Genealogy websites are helping law enforcement put people in jail.
Detectives with the Tampa Bay Police have arrested a suspect in a 14-year-old case of sexual assault after consulting a database of a genealogy testing webpage to seek out the compiled DNA data for a match, according to an initial report from a local news source.
And they got one.
Several states are formalizing genealogy detective units
"The victim now can have some closure in her life," said Ruben Delgado, assistant Tampa police chief, in an Insider report. The police report places the assault in 2007, while a student from the University of Tampa was returning to her dorm after attending the Gasparilla Pirate Festival. She told detectives she was intoxicated and could have stumbled as she walked when the suspect, named Jared Vaughn, proposed to walk her home, after which the rape happened.
After the incident, officials collected DNA samples but had no matches, which left the case unsolved for more than a decade. But later, in 2020, detectives re-examined the case using genealogy testing databases, including FamilyTree and GEDmatch, two companies that the public use to investigate their genetic heritage, and found potential matches. Vaughn, 44, was identified by a lab, on the basis of which police officers went to his current residence in West Virginia, to execute another DNA test. This resulted in a one-in-700-billion match.
"It has taken 14 years for resolution in this case, but it's something that was important to us and was important to the victim, to get some closure in this case," said Delgado, according to the local news report. "That was the whole idea about this squad, to kind of take these cases that haven't been unsolved (sic), kind of reenergize them." The state of Florida was the first in the U.S. to formalize an official genealogy unit, in 2018. California and Utah, too, have created similar detective units. And officials like Mark Brutnell, a special agent of the Florida Department of Law Enforcement, want the general public to give up their DNA for use by law enforcement.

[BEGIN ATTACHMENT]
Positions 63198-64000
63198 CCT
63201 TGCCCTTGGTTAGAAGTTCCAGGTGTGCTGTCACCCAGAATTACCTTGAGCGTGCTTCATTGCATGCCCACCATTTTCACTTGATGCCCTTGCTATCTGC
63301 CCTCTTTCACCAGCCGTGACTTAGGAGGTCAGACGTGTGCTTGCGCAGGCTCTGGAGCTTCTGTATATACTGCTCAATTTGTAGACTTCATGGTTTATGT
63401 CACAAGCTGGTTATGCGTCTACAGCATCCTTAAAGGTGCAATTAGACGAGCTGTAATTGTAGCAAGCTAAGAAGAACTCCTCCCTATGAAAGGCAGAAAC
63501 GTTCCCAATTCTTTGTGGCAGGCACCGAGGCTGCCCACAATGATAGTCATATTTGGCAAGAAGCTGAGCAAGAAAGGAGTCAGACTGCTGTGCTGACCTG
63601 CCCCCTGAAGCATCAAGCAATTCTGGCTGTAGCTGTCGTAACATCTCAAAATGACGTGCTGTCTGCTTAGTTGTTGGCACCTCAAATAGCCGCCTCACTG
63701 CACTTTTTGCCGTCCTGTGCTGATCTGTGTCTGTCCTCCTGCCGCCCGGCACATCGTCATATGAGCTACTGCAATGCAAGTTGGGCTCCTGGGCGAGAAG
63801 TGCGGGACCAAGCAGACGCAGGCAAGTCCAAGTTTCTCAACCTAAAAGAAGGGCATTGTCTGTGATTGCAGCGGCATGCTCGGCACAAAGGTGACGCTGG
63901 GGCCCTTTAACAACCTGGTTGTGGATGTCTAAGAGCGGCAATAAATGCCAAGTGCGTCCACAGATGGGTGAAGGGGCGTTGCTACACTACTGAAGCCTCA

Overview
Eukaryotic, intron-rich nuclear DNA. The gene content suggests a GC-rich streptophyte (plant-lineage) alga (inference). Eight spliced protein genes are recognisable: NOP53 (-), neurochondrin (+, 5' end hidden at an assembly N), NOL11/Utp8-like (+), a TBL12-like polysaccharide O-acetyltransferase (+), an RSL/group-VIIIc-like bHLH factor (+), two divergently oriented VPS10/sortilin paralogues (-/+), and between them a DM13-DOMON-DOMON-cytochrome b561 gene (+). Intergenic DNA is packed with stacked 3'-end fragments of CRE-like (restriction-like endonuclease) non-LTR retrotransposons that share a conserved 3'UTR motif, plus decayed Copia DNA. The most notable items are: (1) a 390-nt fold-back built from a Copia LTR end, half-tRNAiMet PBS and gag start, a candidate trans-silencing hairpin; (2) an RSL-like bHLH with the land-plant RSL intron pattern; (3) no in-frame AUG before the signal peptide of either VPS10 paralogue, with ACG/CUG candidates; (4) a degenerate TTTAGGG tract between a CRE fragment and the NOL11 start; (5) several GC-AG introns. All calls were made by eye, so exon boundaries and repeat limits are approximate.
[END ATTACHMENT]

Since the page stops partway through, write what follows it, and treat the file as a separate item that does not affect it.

Law enforcement wants you to volunteer your DNA to genealogy websites
"Our success depends on info found in public genealogy databases, where participants — and this is important — must opt-in for law enforcement matches." In a case involving something as serious as rape, it's easy to feel like the ends more than justify the means. But the law, like society (and morality), isn't perfect. While forensic technology has come far, there are many instances when having one's DNA matched to a crime scene (or body) may not have a direct bearing on whether a suspect actually committed a crime. Not necessarily.
Whether you want to voluntarily give your DNA information to a publicly accessible database or not, this case underscores the changing face of law enforcement as technology creates new pathways to information about humans. In the last decade, much controversy has surrounded social media websites like Facebook, and its handling of user information during the Cambridge Analytica ordeal. Even Apple has taken steps to ensure greater privacy to increase user control of their information, as the Internet of Things expands to automate consumer behavior and attitudes on and about the things we see online. Using DNA from genealogy websites to catch someone who has caused great harm is a wonderful idea. But, with an increasing majority of our lives spent on the net, your DNA may be one of the last kinds of private information anyone will ever have.